Messages silently dropped when load is high

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MichaelC

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Nov 14, 2011, 2:35:27 PM11/14/11
to nginxpushstream
Hi

Firstly, I'd just like to say that this is a great tool and from some
evaluations I've done versus other notification servers, it would seem
to be lightning fast. However, I've run into an issue and I wonder if
you've seen this before.

I run nginx on one server and have 2 other servers for simulating
publishers and subscribers. The publisher machine opens up a single
tcp connection and writes a configurable number of pipelined POSTs per
second at varying degrees of burstiness. Each POST contains a message
payload of 140 bytes and is responded to correctly by nginx according
to the protocol e.g:
HTTP/1.1 200 OK
Server: nginx/1.0.8
Date: Mon, 14 Nov 2011 19:00:17 GMT
Content-Type: application/json
Content-Length: 100
Connection: keep-alive

{"channel": "my_channel_0", "published_messages": "1",
"stored_messages": "0", "subscribers": "0"}

The third server runs a process which opens a configurable number of
connections to the nginx machine. I'm using it in its default http
streaming mode.

When I open 10,000 connections, it seems to behave quite nicely.
Sending half a million messages, I am able to get a throughput of
around 9,000 message per second. At this rate "top" shows the nginx
process as high as 90% of cpu. If I push it harder, I start to receive
SIGIO in the nginx main log and the writer/poster is throttled down
meaning a lower throughput but all messages appear to get through to
the clients on the other machine.
However, when I perform the same tests but with 50,000 connections I
see a similar pattern of throughput up to about 6,000 or 7,000
messages/second. As before, when I push faster I get the same SIGIO in
the log but the difference is not all the messages get through to
clients!

Obviously, my first suspicion was my testing code so I managed to
replicate the issue using just one channel and netcat as the "client"
and I get similar behaviour.

What does nginxpushstream do when it receives new messages at a higher
rate than it is able to forward them on to clients? If it silently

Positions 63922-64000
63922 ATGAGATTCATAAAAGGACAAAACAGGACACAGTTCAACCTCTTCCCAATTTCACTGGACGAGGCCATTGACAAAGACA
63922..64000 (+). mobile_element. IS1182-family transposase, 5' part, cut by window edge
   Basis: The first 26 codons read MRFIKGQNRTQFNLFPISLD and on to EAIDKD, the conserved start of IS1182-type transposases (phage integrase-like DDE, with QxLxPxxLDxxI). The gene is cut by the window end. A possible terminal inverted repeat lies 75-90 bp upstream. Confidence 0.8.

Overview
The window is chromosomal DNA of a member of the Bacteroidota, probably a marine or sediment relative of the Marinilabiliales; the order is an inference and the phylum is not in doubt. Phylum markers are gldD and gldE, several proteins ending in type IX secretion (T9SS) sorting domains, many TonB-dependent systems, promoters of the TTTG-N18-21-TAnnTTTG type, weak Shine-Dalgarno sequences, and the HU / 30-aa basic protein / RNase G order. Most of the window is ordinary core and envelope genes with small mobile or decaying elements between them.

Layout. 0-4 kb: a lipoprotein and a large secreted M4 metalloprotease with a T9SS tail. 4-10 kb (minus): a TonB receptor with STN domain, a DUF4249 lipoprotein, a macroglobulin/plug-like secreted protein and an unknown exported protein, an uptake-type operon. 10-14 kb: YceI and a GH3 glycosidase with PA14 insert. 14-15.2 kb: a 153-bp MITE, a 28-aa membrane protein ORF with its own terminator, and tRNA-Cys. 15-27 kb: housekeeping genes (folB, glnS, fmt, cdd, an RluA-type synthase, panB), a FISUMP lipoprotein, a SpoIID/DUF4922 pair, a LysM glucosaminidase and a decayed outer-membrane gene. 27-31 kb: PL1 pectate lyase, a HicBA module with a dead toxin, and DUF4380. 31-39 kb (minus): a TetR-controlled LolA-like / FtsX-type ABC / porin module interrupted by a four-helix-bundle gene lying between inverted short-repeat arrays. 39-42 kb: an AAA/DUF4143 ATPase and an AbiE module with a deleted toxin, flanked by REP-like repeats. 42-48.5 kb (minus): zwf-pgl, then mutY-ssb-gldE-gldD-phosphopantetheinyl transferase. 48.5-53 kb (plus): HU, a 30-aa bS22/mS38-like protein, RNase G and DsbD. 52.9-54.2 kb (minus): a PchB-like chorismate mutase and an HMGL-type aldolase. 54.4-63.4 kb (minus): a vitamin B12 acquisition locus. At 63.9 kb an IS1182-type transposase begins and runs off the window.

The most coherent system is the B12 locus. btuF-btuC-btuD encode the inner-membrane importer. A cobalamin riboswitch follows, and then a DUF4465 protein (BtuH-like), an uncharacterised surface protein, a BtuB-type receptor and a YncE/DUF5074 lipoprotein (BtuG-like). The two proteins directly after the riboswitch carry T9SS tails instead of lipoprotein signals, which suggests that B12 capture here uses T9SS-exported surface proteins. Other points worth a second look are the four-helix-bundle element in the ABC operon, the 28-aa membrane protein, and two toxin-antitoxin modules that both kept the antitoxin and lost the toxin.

drops them, that would be a big barrier for us to use it which would
be a real shame because its so much faster than the competition.

I'm using version 0.3.1 buildt with nginx 1.0.8 on 32bit Ubuntu 11.04
with 4Gb ram and a 5 or 6 year old dual core cpu. I'm not storing
messages (push_stream_store_messages off), using a shared_memory_size
of 800m and am happy to share my config file if it helps.

Thanks

Michael.

Wandenberg Peixoto

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Nov 14, 2011, 3:16:13 PM11/14/11
to nginxpu...@googlegroups.com
Hi Michael,

thanks for testing the module and share your numbers.

About your problem I have a suspicion. When you do not store messages at server (push_stream_store_messages off) the objects are kept on shared memory by the value set on push_stream_shared_memory_cleanup_objects_ttl, which default is 30 seconds.
Depending the number of workers you have set, I imagine is not so big in a dual core, the time needed to delivery the message to all subscribers (50,000) probably will be bigger than 30 seconds under hi load of publish, and the messages will be discarded before to be delivered to all subscribers.

Try to repeat your tests setting this time to a high value, push_stream_shared_memory_cleanup_objects_ttl 5m, for example. May be necessary to set more space for shared memory.

When you do this let me know the results.

Thanks,
Wandenberg

MichaelC

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Nov 15, 2011, 12:25:15 PM11/15/11
to nginxpushstream
Many thanks for your explanation. Your suspicion was correct. I was
using the default 30sec for that parameter. I tried upping it to 5m
and I was able to receive messages more reliably with 50,000 clients
connected. Sometimes, however, the rate at which messages were sent
from nginx slowed right down. e.g. I could get 9,000/sec for a
sustained minute or so and then when the poster stopped posting, the
rate of messages would slow almost to a stop but not quite until all
messages were successfully sent.

In any case the main question I have is in the case when the hardware
resources can't cope with the messages flow and messages need to be
discarded, shouldn't the pushstreammodule report an error to the
publisher? Surely a 200 response is not reasonable in that case? I'm
not trying to pick small faults with the module - as said previously I
think its great. Its just if publishers can't reliably send messages
to clients, I think its use (certainly for us) is limited.

On 14 Nov, 20:16, Wandenberg Peixoto <wandenb...@gmail.com> wrote:
> Hi Michael,
>
> thanks for testing the module and share your numbers.
>
> About your problem I have a suspicion. When you do not store messages at
> server (push_stream_store_messages off) the objects are kept on shared
> memory by the value set on push_stream_shared_memory_cleanup_objects_ttl,
> which default is 30 seconds.
> Depending the number of workers you have set, I imagine is not so big in a
> dual core, the time needed to delivery the message to all subscribers
> (50,000) probably will be bigger than 30 seconds under hi load of publish,
> and the messages will be discarded before to be delivered to all